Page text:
Saturday, November 06, 2004

They are human, like the rest of us

The Washington Post has a fine piece of journalism about an Ohio couple who voted for President Bush primarily because of religion and cultural issues. The article is relatively free of condescension, although there is a vague sense that the writer regards the family as something of an exotic species.

I think one of the problems with our political disputes is the way we create straw men out of our opponents, trying to paint them all as extremists, and how we try to prey on one another's darkest fears. Not exactly an original thought, but a sincere one, and I'm trying to hold a mirror up to myself on this one. I think it's important that Bush supporters realize that not everyone who disagrees with them lives in Hollywood or Manhattan, and that Bush opponents, particularly on the left, understand that not everyone who voted for the president Tuesday is a narrow-minded, self-righteous bigot. Most of the members of my family probably cast a vote for the president, as well as one of my closest friends from childhood and his parents. I'd like to think the country is still big enough for all of us.


Blogger the urban fox said...

Well said. Petty mudslinging doesn't give anyone credibility. Sometimes it's hard not to react to strong provocation, but a reasoned conversation can achieve a whole lot more.

9:15 AM

Blogger girl said...

I agree but it doesn't help that both parties appear to be on total opposite ends when it comes to controversial issues. The extreme right appears to have taken over the mainstream repubican image and the very liberal left (Michael Moore, for example) seems to have taken over the democratic image.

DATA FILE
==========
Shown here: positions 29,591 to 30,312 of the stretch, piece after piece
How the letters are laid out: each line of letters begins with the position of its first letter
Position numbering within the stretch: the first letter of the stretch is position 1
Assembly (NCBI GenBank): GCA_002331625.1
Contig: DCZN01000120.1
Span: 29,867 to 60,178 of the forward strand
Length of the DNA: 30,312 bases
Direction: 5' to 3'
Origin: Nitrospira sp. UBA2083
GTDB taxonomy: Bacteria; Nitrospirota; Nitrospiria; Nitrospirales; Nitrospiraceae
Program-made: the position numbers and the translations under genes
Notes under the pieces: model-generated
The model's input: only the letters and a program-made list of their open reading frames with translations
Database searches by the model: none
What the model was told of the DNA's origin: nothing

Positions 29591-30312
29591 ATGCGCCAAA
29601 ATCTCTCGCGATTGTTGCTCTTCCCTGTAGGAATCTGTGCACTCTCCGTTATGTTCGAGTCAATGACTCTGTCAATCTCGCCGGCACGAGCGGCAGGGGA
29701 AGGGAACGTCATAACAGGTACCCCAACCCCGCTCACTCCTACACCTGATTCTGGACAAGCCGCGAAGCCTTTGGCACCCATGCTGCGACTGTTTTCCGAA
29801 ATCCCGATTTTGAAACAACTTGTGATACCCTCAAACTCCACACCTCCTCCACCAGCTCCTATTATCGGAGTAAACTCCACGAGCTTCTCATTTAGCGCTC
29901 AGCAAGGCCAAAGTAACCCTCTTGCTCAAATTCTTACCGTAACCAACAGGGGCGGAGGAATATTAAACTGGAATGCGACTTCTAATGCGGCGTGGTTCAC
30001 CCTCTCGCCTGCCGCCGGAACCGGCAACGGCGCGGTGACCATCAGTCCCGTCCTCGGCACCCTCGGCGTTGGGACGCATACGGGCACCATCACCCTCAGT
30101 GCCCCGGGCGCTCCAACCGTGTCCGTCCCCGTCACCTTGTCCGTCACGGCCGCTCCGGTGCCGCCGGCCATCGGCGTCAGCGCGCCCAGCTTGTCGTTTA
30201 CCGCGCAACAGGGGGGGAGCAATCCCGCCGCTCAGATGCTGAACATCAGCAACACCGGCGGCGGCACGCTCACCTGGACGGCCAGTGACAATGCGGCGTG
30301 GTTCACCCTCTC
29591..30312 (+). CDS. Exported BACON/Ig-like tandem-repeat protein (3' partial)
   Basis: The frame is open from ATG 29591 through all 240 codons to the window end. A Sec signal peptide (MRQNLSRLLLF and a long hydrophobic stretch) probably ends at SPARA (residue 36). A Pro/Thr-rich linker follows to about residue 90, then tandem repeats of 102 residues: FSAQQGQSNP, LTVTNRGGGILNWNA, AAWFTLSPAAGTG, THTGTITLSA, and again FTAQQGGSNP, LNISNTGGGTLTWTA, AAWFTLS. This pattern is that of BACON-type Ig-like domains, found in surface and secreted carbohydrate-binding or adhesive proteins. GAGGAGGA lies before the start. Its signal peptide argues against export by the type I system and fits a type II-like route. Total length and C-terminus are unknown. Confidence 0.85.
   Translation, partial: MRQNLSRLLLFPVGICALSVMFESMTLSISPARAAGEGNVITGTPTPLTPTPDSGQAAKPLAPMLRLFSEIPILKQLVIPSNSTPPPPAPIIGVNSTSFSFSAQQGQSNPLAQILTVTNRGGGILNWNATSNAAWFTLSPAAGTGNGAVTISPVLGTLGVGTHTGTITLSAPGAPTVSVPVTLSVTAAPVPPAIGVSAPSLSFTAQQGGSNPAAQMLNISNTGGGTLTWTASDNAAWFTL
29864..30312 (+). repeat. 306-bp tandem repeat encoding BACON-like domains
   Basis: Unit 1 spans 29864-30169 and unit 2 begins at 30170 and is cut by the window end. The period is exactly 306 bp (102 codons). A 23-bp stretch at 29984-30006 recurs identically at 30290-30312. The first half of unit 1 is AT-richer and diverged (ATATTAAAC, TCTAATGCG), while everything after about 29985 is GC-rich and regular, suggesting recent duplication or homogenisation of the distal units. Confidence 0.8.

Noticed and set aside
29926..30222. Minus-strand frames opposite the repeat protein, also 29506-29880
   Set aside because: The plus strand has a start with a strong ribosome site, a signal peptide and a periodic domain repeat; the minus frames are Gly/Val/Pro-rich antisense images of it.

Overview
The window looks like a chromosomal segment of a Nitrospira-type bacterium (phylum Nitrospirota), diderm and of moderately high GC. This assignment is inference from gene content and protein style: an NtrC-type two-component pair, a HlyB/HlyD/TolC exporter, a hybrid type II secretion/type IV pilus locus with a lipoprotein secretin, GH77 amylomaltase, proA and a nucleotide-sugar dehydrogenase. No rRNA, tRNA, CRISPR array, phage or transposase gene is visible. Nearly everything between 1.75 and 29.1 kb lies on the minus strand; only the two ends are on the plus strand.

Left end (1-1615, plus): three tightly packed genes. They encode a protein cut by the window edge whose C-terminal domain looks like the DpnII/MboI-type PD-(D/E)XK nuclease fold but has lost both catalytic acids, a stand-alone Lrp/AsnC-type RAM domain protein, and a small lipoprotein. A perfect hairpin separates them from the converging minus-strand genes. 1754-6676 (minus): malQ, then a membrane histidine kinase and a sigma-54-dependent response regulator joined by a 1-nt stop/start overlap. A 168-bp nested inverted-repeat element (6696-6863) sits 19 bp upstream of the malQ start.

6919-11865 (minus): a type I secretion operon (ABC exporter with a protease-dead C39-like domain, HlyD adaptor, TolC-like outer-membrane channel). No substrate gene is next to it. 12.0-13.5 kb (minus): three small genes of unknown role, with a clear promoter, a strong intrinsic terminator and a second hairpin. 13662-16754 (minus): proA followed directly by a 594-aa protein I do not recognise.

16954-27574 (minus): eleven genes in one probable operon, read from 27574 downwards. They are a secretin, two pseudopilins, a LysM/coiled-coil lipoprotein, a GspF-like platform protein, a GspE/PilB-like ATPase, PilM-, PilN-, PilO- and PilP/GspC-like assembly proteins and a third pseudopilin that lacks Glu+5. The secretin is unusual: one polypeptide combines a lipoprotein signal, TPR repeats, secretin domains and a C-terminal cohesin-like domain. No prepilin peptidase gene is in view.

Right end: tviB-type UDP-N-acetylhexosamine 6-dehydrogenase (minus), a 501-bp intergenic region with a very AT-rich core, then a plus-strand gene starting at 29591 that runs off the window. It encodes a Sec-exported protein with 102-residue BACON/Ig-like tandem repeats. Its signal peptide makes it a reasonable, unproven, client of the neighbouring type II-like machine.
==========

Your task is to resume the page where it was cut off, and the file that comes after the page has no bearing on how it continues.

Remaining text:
It's hard not to get angry at people who voted one way or another because the two parties seem to have aligned themselves with very extreme views that are totally on opposite spectrums.

As much as I try to "get along" with my Republican friends/co-workers/classmates/whoever, I can't help but get angry when I realize, for example, that they want to ban abortion. There doesn't seem to be any common "middle ground" for us to co-exist peacefully.

2:22 PM

Blogger Jonathan Potts said...

Actually, I believe the middle ground on abortion is for the pro-choice movement--and I consider myself pro-choice--is to acknowledge that there are at least some circumstances in which abortion is morally wrong, and that even if it should nonetheless remain legal in those circumstances, we should work to discourage it. And given that we have a democratic form of government, and that compromise is necessary sometimes, that some restrictions on abortion are reasonable.

Democrats can also demonstrate that certain social policies that help to ease the sting of poverty can reduce abortions. I've spoken about this before on this site.

3:54 PM

Blogger girl said...

I agree with you but a lot of anti-abortion people think abortion is murder and you can't really rationalize "murder" to them. I've tried. It doesn't work.

That's what I meant by my comment. It's not a matter of "murder" for me, it's a matter of women's right to choose. I don't think abortions should be encouraged but they should always be an option.

It's frustrating trying to reason with someone who thinks that ANY kind of abortion should be banned because it's "murder." This is just one example of why I don't think liberals and conservatives can really "unite."

8:51 PM

Blogger Jonathan Potts said...

But I suspect that it is still only a minority--albeit a politically connected minority--who want to ban abortion outright. I think most people trust that at the end of the day, no matter who is president, the courts can be trusted--and maybe they are naive--to preserve a women's right to choose. Most people, including me, are uncomfortable with abortion, and want a political party that at least acknowledges the moral quandries it poses, and that doesn't trample over dissenting viewpoints. You could say it was all for show, and you might be right, but the GOP had several pro-choice speakers during primetime of their convention. I don't think we've seen a pro-life Democrat have a major speaking role at the convention for decades.

12:53 PM


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